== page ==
Land Ownership and Delay in Oil and Gas Production: a Natural Experiment

Eric C. Edwards (Utah State University)
Trevor O'Grady (The College of New Jersey)
David Jenkins (Apache Corporation)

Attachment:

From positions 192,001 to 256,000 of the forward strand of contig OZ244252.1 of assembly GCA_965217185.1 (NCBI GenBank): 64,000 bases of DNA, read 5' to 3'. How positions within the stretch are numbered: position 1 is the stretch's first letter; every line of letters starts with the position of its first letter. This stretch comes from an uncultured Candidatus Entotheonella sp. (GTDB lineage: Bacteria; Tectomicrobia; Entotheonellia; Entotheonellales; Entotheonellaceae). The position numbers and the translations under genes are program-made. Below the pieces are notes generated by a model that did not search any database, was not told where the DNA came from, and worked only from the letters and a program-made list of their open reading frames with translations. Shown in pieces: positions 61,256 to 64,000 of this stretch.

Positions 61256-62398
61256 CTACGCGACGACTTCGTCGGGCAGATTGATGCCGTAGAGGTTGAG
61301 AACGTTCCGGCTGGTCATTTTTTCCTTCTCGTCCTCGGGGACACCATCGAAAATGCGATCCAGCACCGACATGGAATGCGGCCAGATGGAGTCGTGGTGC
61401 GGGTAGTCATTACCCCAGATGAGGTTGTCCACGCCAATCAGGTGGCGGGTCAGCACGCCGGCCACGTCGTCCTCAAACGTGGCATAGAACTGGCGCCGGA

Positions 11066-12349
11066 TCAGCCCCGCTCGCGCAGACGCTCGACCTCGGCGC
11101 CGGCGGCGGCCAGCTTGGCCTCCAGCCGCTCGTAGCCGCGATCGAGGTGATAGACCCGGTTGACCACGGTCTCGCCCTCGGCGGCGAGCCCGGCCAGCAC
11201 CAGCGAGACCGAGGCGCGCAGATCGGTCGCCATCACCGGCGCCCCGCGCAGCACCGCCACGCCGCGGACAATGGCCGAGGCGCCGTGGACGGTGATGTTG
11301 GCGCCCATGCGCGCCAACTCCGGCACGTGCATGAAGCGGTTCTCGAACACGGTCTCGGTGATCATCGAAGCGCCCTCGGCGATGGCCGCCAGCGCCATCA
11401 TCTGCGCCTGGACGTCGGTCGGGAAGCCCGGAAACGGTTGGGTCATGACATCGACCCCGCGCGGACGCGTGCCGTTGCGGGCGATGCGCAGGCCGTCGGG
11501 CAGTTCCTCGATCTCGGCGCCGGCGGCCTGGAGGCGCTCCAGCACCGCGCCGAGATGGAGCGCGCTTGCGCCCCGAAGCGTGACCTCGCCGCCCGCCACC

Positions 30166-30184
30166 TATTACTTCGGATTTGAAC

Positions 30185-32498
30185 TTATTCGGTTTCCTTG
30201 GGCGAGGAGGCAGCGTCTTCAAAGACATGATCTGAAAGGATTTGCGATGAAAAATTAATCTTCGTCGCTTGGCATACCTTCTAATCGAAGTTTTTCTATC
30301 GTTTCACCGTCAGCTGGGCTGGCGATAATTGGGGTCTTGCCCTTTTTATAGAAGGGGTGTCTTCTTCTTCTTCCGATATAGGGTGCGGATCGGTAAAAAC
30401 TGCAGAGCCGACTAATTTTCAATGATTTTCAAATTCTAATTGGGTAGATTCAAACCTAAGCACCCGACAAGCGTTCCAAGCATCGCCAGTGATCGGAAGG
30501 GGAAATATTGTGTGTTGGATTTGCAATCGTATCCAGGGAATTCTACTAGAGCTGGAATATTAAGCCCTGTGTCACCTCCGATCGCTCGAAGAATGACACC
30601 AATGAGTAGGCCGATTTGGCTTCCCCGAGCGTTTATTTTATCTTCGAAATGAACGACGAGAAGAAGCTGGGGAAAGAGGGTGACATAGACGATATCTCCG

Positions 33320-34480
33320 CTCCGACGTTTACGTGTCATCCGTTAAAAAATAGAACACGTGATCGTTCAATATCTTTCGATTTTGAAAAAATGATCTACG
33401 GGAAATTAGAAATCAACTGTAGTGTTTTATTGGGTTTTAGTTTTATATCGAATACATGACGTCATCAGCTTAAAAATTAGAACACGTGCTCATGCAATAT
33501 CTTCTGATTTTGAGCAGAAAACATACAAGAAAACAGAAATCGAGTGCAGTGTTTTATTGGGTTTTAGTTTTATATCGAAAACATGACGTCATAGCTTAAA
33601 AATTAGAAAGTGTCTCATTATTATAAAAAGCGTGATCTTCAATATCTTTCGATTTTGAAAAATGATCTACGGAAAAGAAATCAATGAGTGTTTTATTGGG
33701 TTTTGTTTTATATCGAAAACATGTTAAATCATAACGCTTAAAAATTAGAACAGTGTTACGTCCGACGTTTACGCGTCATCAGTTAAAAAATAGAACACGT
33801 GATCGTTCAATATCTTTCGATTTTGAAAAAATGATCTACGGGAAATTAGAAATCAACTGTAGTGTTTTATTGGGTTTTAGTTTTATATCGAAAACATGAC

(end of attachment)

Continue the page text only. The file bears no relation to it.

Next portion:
Abstract: We examine oil and gas drilling on federal, state, and private lands in the Wyoming checkerboard by comparing permitting delays and price responsiveness. These lands were alternatively allocated to private owners at the square-mile section via the Pacific Railroad Acts between 1862 and 1871, and two of every 36 sections, numbers 16 and 36, to state governments under the General Land Ordinance of 1785. Prior to 1970, we find all three types of lands see similar delays in the time from permit submission to first drilling. However, from 1970 onwards, and especially as a result of the shale boom after 2003, well drilling on federal and to a lesser extent state land is delayed relative to wells on private land. The results suggest that bureaucratic delay has a significant effect on whether a well is drilled: post-2003 around 37% of federal wells that receive permits are never drilled versus only 17% for private wells. To test how this delay affects production, we examine the price elasticity of drilling, finding evidence that drilling on private land is more price-responsive: average drilling elasticities for gas wells in the checkerboard are around 0.78, but when separated by land type, drilling on private land is more responsive to price.

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